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Race, Ethnicity and Childhood: An Ethnography of 'Chinese-English' Children.

Wong-Sirhan, Yin Tak. (2006) Race, Ethnicity and Childhood: An Ethnography of 'Chinese-English' Children. Doctoral thesis, University of Surrey (United Kingdom)..

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Abstract

‘Race’, ‘ethnicity’, ‘nation’ and ‘identity’ are commonly deployed in everyday discourses, and many believe that we now have entered a ‘post-race’ era where ‘race’ has been replaced by ‘ethnicity’. Focusing on a group of six to twelve-year-old ‘Chinese-English’ children - children of Chinese parentage growing up in Britain - this research examines children’s construction of meanings of racial and ethnic matters. This qualitative study deploys innovative task-based research techniques along with interviews and observations to explore current understandings of ‘race’ and ‘ethnicity’. This research has a commitment to give primacy to the voices of children, and respect for children as competent social agents with valuable experiences, perceptions and emotions, and contributions to different aspects of society, but at the same time it is with the recognition of children’s generally marginalised status in society. In drawing upon sociology of childhood and race and ethnicity studies, this thesis interrogates concepts of ‘race’ and ‘ethnicity’ within children’s subjective worlds, from children’s perspectives and in relation to their own experiences and concerns. Grounded analysis of children’s narratives highlights the complex and dynamic nature of racial and ethnic matters in children’s lives. The findings challenge the simplistic conceptions of‘race’ and ‘ethnicity’ in terms of fixity against malleability and biology versus culture. This thesis shows how children use, rework and create racial and ethnic ideas to make sense of their relationships, experiences and their own and others’ identities. More importantly, it demonstrates the ways in which these discourses only partially inform children’s diverse and multiple senses of who they are, and have to be understood in relation to the body, their relationships with other children and adults both inside and outside the family sphere and within the local and global contexts. The importance of engaging children in the production of knowledge in understanding the social world reveals itself throughout the thesis.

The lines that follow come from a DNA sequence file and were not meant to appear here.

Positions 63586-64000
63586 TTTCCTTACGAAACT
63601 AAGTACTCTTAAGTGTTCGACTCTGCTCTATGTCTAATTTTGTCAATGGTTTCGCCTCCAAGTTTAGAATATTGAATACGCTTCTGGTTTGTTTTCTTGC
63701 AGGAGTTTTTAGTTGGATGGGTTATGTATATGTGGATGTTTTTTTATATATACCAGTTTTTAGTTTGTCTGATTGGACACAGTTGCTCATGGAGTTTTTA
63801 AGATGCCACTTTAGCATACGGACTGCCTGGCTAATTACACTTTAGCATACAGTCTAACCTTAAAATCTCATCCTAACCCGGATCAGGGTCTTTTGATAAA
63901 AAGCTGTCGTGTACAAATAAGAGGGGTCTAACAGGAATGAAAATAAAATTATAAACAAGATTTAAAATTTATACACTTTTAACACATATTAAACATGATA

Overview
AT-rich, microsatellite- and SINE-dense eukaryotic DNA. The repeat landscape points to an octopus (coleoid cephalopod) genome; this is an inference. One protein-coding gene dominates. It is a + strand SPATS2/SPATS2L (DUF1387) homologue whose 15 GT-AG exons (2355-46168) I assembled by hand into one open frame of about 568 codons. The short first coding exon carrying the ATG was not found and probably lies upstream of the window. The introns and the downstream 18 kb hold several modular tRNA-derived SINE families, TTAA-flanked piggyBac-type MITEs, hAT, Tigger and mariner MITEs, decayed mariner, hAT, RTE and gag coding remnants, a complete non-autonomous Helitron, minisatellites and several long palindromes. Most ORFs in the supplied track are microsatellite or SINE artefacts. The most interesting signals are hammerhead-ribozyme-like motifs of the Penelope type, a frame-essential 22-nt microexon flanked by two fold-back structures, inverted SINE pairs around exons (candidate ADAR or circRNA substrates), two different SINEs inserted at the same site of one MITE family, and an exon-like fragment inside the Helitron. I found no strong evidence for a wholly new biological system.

Item Type: Thesis (Doctoral)
Divisions : Theses
Authors : Wong-Sirhan, Yin Tak.
Date : 2006
Additional Information : Thesis (Ph.D.)--University of Surrey (United Kingdom), 2006.
Depositing User : EPrints Services
Date Deposited : 14 May 2020 15:44
Last Modified : 14 May 2020 15:53
URI: http://epubs.surrey.ac.uk/id/eprint/856930

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